Date of Award
Master of Science
Department of Electrical and Computer Engineering
James A. Lott, PhD
Optical communication and computing systems are required to meet future information transfer and processing needs. Microcavity devices serve as an enabling technology to implement and integrate optoelectronic systems. It is important to understand the optical and mechanical properties of materials utilize within microcavity devices. Only then is it possible to accurately model and analyze structures. Microcavity structures incorporating a high aluminum content AlGaAs layers are designed, grown, processed, and measured. The processing of these devices includes the conversion of high aluminum-content AlGaAs layers to native aluminum oxide (AlO) layers through the process of thermal oxidation. This selective conversion of microcavity layers provides for the necessary electrical and optical confinement required to produce a plethora of microphotonic devices. The optical properties of hydrolyzed AlO layers within a monolithic microcavity structure are experimentally determined. Also examined is the induced AlO layer stress, a result of volumetric shrinkage. Additional mechanical properties of GaAs/AlAs multilayer Fabry-Perot etalon structures are explored through the process of chemical etching. A suitable chemical solution to selectively etch converted AlO layers within a microcavity structure is developed. This research provides the foundation for future III-V MEMS technology development.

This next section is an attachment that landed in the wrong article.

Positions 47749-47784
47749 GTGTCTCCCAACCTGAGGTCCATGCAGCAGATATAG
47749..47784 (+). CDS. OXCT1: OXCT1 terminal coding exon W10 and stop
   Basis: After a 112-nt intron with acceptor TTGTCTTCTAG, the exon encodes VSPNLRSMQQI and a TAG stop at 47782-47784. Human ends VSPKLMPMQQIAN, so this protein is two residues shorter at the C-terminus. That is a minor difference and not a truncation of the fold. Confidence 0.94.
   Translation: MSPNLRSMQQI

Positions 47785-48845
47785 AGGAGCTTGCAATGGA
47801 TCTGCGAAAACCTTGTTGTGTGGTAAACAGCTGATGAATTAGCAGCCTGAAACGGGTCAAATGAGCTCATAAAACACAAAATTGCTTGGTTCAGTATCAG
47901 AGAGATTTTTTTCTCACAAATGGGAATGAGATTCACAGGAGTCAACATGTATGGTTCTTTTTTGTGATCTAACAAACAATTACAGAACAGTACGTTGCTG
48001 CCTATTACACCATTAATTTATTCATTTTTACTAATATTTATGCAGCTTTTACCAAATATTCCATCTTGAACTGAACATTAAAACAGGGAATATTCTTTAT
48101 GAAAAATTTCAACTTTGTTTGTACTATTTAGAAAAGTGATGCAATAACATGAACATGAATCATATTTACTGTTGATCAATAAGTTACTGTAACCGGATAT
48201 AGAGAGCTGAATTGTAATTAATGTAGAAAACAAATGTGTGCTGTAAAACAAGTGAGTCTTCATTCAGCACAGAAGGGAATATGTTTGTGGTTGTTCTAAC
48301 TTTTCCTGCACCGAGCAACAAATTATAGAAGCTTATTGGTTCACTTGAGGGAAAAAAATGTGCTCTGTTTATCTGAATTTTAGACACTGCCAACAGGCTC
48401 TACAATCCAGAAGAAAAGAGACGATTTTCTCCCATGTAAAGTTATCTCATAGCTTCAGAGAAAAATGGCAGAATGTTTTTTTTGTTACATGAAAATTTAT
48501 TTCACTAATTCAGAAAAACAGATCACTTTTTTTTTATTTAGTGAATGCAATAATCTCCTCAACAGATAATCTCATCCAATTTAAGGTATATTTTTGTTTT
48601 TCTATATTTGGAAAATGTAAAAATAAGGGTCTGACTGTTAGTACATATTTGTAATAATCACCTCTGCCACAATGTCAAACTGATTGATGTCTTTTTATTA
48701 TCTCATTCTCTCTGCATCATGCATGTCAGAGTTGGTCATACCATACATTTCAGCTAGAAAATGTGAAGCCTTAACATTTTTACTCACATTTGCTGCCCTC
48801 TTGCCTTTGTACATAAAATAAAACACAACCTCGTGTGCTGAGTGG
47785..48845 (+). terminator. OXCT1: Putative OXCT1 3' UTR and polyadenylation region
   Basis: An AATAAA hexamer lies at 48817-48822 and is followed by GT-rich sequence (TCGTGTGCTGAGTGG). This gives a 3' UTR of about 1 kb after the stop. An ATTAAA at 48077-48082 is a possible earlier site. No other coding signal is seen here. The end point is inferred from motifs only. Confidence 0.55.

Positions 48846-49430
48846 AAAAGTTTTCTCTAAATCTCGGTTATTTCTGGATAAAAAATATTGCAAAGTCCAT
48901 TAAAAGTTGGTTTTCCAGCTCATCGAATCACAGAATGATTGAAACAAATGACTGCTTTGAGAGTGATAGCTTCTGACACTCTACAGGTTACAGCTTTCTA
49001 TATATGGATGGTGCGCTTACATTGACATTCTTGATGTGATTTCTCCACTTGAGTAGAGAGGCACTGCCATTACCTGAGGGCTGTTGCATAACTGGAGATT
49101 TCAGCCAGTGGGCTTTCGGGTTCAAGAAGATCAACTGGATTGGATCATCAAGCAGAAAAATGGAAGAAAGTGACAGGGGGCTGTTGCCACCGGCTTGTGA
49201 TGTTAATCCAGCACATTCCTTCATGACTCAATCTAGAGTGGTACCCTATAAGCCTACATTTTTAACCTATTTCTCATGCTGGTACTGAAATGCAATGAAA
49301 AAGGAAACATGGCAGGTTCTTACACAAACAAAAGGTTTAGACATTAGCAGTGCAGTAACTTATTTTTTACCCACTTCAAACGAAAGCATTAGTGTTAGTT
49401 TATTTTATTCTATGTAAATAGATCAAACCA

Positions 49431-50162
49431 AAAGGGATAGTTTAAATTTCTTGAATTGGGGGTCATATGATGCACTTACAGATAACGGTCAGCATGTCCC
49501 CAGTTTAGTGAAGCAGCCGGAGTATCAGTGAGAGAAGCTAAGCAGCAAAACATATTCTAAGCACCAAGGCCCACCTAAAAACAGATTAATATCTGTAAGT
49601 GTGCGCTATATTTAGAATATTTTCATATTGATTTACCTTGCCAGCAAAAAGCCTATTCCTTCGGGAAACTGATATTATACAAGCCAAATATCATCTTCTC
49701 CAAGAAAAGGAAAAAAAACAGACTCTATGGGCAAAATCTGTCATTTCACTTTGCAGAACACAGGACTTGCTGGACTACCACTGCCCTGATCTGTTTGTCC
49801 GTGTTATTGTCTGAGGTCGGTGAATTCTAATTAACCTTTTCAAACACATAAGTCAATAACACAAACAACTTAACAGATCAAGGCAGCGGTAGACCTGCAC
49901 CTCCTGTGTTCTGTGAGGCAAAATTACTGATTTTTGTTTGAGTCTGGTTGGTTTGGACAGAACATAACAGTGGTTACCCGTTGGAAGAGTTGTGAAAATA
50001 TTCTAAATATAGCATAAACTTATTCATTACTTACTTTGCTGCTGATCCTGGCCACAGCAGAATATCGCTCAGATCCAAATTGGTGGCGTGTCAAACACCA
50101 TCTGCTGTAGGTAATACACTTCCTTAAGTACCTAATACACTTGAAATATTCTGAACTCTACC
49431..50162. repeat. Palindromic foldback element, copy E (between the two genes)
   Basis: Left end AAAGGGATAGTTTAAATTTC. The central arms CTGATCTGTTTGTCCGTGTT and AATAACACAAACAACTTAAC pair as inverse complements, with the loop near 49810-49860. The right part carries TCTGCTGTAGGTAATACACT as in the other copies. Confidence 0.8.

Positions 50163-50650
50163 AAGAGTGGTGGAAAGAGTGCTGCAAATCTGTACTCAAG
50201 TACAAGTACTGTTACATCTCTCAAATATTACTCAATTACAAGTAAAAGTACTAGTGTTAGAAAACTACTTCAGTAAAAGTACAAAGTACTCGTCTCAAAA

DTIC Accession Number
Bernhard, William L., "Optical and Etching Studies of Native Aluminum Oxide Layers for Use in Microcavity Photonic Devices" (2001). Theses and Dissertations. 4569.